“Quirky” is a word that gets overused. I’m guilty of it myself. So as I write this, I’m consciously trying not to use that word in association with a Wes Anderson film. If you know any of Anderson’s past work, The Grand Budapest Hotel will be immediately familiar, but that doesn’t mean this isn’t a film without a unique vision, and that starts with the framing of the story. There are three – count ‘em, three – frames to the main narrative of The Grand Budapest Hotel. A girl in a cemetery reads a book by a celebrated author. This yields to the elder author (Tom Wilkinson) narrating that story to a camera, which morphs into the voice of Jude Law as his younger self over images of the Grand Budapest Hotel as it was when he stayed there. This level of the story is occasionally recurring as a present and active part of the film, but it, too, gives way to the hotel’s elder proprietor telling the younger writer of the famous concierge M. Gustave (Ralph Fiennes), his tutor when he was just a lobby boy at the Grand Budapest in its heyday.
It’s is multi-layered framing device which lays the groundwork for the entire picture. The frames, in essence, tell the audience that it’s ok to let loose, ok to have fun, ok to enter into the story and not put too much importance on the peculiar nature of the details. I was reminded of a stage production of Peter Pan I once saw at the Lookingglass Theater in Chicago. Rather than being arranged as a traditional proscenium theater, the stage sat in the middle of the seats in a very intimate space (there were, I think, only five rows), and the production began with a character opening the book Peter Pan and inviting the audience to tell the story with the performers, many of whom played multiple roles. We in the audience were participatory only to a minor degree, but the effect was to say, “Let’s make pretend together.” It was re-living a childlike form of play, an in essence the framing device on Grand Budapest does the same thing without requiring a childlike state of mind. The story may be shown us with images on screen, but the audience is implicitly asked to imagine the story along with Anderson as the characters also tell it to us.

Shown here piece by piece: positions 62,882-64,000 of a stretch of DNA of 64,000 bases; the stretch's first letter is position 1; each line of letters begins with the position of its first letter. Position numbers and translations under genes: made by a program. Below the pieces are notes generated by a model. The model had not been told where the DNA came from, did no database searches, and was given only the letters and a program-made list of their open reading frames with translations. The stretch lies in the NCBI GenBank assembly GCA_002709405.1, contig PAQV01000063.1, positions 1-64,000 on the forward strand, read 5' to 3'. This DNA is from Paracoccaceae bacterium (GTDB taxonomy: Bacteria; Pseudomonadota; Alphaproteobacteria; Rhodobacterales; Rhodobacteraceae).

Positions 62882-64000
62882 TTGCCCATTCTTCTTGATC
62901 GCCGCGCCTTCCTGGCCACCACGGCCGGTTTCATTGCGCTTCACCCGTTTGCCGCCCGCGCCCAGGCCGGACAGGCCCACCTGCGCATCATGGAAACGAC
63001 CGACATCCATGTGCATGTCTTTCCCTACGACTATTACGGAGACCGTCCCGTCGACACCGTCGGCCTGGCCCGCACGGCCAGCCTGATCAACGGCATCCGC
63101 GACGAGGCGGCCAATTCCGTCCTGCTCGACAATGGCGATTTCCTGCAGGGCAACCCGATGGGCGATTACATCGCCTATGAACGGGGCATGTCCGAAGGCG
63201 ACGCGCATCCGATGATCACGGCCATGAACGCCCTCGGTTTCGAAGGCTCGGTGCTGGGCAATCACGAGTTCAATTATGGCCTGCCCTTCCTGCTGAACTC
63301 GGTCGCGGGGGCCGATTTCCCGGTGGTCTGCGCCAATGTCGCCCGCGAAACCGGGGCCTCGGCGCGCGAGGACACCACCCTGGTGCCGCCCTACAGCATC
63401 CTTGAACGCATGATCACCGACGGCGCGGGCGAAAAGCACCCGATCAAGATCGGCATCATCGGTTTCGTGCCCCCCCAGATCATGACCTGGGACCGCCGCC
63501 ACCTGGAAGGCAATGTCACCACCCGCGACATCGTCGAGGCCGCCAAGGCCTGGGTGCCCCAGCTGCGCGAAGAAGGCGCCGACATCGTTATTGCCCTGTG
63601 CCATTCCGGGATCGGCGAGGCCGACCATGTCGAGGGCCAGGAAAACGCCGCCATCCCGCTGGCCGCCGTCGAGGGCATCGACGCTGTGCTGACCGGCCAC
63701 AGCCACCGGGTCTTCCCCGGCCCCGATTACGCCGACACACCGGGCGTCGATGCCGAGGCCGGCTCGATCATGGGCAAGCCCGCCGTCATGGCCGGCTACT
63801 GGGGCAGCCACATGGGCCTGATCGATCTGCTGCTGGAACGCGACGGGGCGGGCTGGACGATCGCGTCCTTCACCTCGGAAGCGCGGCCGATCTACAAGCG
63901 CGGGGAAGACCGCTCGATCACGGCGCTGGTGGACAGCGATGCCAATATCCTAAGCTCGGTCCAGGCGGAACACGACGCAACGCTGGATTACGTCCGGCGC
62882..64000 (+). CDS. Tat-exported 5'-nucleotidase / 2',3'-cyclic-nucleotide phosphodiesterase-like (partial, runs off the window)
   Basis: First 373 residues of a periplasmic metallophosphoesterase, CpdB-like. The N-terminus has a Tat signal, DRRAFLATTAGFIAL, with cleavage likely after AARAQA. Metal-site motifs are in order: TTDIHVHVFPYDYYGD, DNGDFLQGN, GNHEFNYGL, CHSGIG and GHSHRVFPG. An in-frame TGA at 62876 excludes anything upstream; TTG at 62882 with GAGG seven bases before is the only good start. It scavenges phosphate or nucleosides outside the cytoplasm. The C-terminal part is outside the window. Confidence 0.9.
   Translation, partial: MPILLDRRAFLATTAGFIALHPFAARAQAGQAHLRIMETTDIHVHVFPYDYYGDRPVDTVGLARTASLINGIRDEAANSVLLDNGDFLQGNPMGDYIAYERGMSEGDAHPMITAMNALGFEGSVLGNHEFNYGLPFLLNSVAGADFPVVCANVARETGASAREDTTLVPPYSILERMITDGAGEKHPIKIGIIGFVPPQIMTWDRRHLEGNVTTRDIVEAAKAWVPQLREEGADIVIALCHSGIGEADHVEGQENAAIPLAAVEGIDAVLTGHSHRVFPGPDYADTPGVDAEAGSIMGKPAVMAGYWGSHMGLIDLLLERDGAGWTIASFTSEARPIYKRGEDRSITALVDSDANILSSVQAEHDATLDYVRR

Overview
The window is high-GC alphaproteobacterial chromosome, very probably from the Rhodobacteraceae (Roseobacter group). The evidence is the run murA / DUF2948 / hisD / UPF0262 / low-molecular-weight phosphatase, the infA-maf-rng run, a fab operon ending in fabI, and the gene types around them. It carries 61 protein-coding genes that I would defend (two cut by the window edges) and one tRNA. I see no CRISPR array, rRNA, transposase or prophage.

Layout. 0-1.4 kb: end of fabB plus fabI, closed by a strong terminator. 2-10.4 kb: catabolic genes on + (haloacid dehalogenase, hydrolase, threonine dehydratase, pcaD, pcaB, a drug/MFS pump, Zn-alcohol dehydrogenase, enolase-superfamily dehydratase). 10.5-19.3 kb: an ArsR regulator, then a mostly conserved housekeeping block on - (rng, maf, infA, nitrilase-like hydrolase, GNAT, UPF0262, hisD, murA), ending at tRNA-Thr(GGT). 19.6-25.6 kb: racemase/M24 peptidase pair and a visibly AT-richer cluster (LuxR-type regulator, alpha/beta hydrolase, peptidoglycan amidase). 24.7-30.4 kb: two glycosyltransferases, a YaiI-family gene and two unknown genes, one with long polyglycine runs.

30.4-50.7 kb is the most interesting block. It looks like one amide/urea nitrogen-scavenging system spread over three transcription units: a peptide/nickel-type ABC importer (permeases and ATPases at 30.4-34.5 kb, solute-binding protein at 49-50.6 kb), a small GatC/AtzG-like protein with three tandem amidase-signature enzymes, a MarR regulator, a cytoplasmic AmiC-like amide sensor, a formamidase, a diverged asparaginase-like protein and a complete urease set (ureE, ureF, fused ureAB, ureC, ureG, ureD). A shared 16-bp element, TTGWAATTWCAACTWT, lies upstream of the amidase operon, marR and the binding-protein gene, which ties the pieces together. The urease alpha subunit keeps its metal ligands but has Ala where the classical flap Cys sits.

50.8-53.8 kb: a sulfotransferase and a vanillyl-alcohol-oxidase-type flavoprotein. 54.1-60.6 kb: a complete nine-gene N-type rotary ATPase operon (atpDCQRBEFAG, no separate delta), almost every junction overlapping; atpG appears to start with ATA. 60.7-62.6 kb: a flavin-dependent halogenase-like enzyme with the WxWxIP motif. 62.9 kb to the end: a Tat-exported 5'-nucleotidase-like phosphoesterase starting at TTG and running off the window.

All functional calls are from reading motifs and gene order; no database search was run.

It’s this sort of brilliance in simplicity that makes The Grand Budapest Hotel, well, a grand old time. I don’t believe Anderson has ever been accused of being dour, and while there are moments of rather extreme violence in the film, it’s hard to characterize it as anything but fun, pure and simple. Also, because of the levity of the film, Anderson can get away with shocking an audience that has been generally desensitized to violence. It’s not something he does often but it’s incredibly effective at communicating the villainy of certain characters amidst a film that is aesthetically so bight and playful.
There’s a delightful interplay between the old-fashioned formality of high society and plain crudeness that runs throughout Grand Budapest, and most of it centers on Gustave. At times it’s casual sexual reference among an audience of nobles, in the most proper English, of course. At times it’s interrupting decorum because, well, some feeling simply can’t be expressed by anything short of a good, solid “F***!” There’s a great running joke where Zero (Tony Revolori), the lobby boy who is his protégé (and the owner of the hotel in the Jude Law/Younger Writer frame), adopts Gustave’s penchant for crafting poetry. They compose back and forth to one another, usually interrupted by running from somebody who wants to capture and/or hurt them physically.